The US House of Representatives has passed the Genetic Information Nondiscrimination Act (GINA) by a vote of 414-1, building on the momentum of a unanimous Senate vote to approve the legislation.
The legislation aims to protect the privacy of Americans’ personal genetic information and prevent it from being misused by health insurance companies and employers to discriminate against individuals based on their genetic makeup.
The legislation will be the first of its kind to prohibit employers and health insurers from discriminating against individuals on the basis of their personal genetic information after President Bush signs the bill into law.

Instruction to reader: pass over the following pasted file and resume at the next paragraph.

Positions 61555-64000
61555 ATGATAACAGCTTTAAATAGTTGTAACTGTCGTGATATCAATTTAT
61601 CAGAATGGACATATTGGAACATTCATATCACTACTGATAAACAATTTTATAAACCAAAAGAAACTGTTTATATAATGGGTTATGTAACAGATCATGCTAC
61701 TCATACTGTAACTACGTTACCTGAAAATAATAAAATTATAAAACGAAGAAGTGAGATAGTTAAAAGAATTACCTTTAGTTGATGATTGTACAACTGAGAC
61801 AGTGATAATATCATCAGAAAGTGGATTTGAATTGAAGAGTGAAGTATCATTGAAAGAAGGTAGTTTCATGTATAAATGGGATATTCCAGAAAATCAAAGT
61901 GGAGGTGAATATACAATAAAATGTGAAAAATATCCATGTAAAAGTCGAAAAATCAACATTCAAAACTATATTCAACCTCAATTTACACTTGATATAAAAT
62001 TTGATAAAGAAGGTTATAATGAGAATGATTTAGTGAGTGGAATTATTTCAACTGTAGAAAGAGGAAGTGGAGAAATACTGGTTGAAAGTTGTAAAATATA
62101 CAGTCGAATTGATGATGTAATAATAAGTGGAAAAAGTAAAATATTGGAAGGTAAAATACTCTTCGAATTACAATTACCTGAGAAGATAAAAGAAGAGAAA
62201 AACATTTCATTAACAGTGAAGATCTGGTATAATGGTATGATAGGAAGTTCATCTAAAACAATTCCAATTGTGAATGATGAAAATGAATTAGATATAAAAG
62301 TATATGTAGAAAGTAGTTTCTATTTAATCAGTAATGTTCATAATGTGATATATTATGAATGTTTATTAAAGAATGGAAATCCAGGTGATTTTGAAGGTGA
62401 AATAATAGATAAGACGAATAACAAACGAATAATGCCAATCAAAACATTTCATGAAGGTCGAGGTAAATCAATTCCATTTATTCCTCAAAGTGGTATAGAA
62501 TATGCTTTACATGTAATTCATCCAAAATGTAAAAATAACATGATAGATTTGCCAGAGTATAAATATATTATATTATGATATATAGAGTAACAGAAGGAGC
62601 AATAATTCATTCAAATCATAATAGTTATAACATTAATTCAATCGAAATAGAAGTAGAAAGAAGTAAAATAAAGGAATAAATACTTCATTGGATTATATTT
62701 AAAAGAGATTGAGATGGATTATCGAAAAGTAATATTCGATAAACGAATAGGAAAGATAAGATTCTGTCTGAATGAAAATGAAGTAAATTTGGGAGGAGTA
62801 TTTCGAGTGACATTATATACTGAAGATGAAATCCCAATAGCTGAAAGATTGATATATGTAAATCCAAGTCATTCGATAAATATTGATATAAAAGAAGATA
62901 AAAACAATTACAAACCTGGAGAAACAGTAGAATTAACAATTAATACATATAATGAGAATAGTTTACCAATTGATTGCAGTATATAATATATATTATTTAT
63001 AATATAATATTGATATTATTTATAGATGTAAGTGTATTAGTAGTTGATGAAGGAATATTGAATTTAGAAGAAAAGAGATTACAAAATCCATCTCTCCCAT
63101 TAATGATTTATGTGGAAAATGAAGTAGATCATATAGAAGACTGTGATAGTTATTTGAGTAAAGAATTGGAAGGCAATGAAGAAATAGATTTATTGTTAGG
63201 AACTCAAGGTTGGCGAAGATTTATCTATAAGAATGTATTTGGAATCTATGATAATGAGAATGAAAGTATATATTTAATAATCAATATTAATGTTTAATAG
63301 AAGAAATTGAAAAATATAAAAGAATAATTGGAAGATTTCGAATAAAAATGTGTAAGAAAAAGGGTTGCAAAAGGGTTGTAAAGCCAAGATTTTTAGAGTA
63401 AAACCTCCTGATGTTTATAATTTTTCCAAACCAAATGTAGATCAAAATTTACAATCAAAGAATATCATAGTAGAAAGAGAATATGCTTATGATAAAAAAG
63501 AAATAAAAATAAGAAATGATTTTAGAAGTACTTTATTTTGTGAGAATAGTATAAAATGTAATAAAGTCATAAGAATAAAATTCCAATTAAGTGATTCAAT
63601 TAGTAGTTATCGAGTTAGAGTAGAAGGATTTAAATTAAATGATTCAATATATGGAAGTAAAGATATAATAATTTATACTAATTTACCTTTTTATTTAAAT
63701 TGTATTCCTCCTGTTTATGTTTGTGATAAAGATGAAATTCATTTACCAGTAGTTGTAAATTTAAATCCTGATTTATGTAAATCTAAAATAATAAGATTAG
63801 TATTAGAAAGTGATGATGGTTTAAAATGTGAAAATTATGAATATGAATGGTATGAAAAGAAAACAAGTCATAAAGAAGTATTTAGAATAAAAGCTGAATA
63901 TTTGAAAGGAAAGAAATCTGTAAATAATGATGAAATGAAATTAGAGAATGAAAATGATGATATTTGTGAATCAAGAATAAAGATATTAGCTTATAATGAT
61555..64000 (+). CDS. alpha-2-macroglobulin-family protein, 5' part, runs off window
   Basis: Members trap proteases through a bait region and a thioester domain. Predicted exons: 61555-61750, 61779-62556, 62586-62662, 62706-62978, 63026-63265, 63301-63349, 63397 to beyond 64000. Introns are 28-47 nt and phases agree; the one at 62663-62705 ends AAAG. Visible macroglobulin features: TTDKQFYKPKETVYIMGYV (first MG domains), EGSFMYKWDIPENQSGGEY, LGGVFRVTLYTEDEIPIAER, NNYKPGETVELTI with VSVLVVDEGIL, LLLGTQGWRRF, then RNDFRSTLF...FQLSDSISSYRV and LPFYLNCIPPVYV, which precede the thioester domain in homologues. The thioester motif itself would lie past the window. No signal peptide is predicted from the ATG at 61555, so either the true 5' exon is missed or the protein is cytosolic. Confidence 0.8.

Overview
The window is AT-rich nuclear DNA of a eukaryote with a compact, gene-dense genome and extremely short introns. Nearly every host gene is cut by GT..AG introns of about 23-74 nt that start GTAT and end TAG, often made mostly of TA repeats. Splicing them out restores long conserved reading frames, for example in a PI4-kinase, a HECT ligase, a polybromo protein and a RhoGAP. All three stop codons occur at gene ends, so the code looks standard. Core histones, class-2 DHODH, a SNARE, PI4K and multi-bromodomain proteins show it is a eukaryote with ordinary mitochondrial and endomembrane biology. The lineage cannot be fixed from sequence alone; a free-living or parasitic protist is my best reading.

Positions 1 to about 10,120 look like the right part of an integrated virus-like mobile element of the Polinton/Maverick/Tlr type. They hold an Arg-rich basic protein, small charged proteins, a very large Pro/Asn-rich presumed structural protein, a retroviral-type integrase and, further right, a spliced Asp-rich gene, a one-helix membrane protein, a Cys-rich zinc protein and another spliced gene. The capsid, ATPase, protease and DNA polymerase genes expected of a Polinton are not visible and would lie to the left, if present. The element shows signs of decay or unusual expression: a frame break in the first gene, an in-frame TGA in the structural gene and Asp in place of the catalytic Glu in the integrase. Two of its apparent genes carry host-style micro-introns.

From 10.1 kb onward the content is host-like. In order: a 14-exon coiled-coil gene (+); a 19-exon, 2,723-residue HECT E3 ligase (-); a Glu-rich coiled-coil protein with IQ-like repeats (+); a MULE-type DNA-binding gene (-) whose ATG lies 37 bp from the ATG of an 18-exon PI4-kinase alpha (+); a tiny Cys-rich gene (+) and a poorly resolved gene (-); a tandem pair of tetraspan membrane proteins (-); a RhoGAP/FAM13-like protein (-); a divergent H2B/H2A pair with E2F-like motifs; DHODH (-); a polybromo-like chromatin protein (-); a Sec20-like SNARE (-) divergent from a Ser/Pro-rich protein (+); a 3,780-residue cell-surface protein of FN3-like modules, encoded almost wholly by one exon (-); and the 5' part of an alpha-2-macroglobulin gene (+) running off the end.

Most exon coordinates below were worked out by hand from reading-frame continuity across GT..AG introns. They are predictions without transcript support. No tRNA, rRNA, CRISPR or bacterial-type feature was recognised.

“With the long-awaited federal passage of GINA, researchers and clinicians can now actively encourage Americans to participate in clinical trials without the fear of genetic discrimination,” said Joann Boughman, PhD, executive VP of the American Society of Human Genetics. “Under the federal protection provided by GINA, health care practitioners will be able to recommend appropriate genetic testing and screening procedures unencumbered by the fear of discrimination based upon the results.”
Sharon Terry, who serves as president of both the Genetic Alliance and the Coalition for Genetic Fairness said, “We are all so grateful to our champions in the House for their perseverance and dedication. We now look towards the signing of GINA into law.”
[Source: American Society of Human Genetics]